In the late afternoon the day before the clinic opened, I spoke with the man who runs these operations, Stan Brock. An Briton who left home to become a cowboy in the Amazon, then a minor anaconda-wrestling television star, Brock is now a rural savior. His nonprofit, Remote Area Medical (RAM), brings mobile care to communities throughout Appalachia and parts of South America. Brock would like to take his services to other areas in the U.S., and plenty have requested his help. But he is limited to Appalachia largely because many states do not recognize out-of-state doctors or dentists, which means Brock’s volunteers from, say, Virginia might not be able to legally work in a state like Georgia. So he sets up where the laws accommodate and invites people, anyone, to come to him for care.
Brock’s hair is perfect, windswept. His outfit all khaki in the way of colonial officials and legendary aviators. He loves aircraft, and prefers, when he can, to parachute his teams into the hollows. It’s a little dramatic, but why not? You’ve got to love doing work like this, lace it with small pleasures. Because mostly it is ugly. I believe Brock bears this better than other people partly because, like many savior types, there are no other characters in his life. At this thin end of his life. He sleeps alone in a dilapidated schoolhouse in Knoxville where RAM has its offices and stores its equipment.
“It’s rather fallen to me,” he says, his accent charming.
All night the cars arrive in the freshly mowed field beside the ancient schoolhouse where the clinic will be housed. People travel from next door and hours away for this. Dented, rusting wrecks roll in, as well as new, unblemished vehicles. Some giant SUVs arrive, and this puzzles me.
I ask one man, “How can you afford that ride but not health insurance?”
“I just want one thing that isn’t shit,” he says.
There is no accounting for health, as there is none for taste. There are only individual measures of what we ourselves are willing to endure balanced against what we must.
People sleep behind steering wheels. Some have brought tents and bed down like deer amid their children. Some stay up through the night, visiting strangers in the little neighborhoods of parked cars and listing their ailments and how many years they have borne them. They also list their hopes. New teeth or new glasses; for this to stop hurting or for that strange illness to be identified. Good Lord for the pain to stop! They bear it calmly and politely and share stories easily.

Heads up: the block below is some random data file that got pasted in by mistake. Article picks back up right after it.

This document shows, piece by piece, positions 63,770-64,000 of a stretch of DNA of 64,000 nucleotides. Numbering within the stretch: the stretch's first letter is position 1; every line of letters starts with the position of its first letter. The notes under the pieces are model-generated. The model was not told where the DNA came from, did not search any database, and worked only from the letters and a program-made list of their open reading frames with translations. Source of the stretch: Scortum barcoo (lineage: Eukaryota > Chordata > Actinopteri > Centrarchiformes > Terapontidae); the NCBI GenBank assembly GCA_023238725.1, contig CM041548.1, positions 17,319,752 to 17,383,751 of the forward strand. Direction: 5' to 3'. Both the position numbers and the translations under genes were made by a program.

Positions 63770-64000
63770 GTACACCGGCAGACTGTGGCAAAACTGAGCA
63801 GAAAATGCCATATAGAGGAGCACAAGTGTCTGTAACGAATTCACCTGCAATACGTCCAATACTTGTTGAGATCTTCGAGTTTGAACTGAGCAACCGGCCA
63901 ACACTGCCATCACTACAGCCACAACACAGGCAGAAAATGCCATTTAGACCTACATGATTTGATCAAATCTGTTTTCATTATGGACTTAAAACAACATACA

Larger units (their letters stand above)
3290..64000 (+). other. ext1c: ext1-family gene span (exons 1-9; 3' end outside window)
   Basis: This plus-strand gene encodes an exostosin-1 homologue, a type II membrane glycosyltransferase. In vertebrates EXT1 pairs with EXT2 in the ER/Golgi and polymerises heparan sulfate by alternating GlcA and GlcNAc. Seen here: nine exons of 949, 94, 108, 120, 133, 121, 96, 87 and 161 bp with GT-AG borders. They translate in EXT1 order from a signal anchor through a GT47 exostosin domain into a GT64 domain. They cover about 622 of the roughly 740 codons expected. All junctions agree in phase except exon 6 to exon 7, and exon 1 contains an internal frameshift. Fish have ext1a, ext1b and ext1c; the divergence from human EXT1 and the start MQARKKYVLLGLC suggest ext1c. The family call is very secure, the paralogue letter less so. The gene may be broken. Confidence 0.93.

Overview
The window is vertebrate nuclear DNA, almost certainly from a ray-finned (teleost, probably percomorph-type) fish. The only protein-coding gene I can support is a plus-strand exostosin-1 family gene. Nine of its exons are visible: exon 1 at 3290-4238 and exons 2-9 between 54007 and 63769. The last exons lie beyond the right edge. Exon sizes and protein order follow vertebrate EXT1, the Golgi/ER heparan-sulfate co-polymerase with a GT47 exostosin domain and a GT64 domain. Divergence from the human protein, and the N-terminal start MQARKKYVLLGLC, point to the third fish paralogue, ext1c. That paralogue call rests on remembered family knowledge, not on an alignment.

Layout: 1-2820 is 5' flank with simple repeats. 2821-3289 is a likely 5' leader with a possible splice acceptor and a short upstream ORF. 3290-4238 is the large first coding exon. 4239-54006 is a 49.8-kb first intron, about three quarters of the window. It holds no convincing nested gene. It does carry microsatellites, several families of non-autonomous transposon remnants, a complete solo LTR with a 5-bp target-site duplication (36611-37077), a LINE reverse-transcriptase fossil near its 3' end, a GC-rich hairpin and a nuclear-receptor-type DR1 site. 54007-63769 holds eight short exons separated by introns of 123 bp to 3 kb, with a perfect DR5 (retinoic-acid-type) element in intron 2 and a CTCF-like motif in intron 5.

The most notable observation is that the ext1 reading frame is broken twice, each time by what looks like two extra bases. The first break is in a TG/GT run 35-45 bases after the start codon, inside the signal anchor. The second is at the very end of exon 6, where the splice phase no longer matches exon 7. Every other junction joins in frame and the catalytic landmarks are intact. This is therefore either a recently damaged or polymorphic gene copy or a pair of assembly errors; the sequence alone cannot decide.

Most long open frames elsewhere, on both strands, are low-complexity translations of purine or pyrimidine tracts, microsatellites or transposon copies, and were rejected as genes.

In the field there is the whirr of crickets and the thump of car doors. Occasionally an uncomfortable groan as night deepens into the coldest hours. Shooting stars flare over mountains that are suggested only by a hulking blackness in the distance that is blacker than the sky. In the morning there will be fog thick as cotton. Through this field and this fog, stiff people with blurry faces will come limping and coughing toward the clinic. They will be silhouetted by car headlights and they will look like zombies roaming a dream.
Before dawn, cigarettes glow in the darkness as shawled people shiver and stand in line waiting for the clinic to open. As though by the pool called Bethesda, waiting for the angel to trouble the water. Jesus knew this scene. The angels have not yet appeared because the doors are closed. It is not quite 5 a.m. and probably they are still asleep.
Later, as the fog clears, foreign television reporters cruise the crowds asking questions. This story fascinates Europeans. Theirs seem to be the only media who cover the clinic. Other than Andy and me—but I am not sure we count. A Dutch journalist is asking how so many Americans can be in such a miserable state. Some of the patients are offended that foreigners are poking around like nosy neighbors. I think it’s just that everybody is embarrassed, ashamed perhaps, that their own countrymen are not interested. That some problems seem to require the mystical aid of saviors rather than the gathered concern of citizens. There is, after all, only one honest reply to the tall Dutch woman.
Q: How is it possible, in the world’s richest, most powerful nation, that so many people cannot get medical care?
A: Fuck if I know.
A man wearing a baseball cap and an eye patch begins telling me jokes. I had watched him coming, zeroing in on me. A warning light had gone off in my head. Some people you can just tell. He is here for a checkup or something. His jokes are not funny, but not so awful that I won’t be polite. The eye patch is kind of intriguing. And then he says, “Mind if I tell a nigger joke?”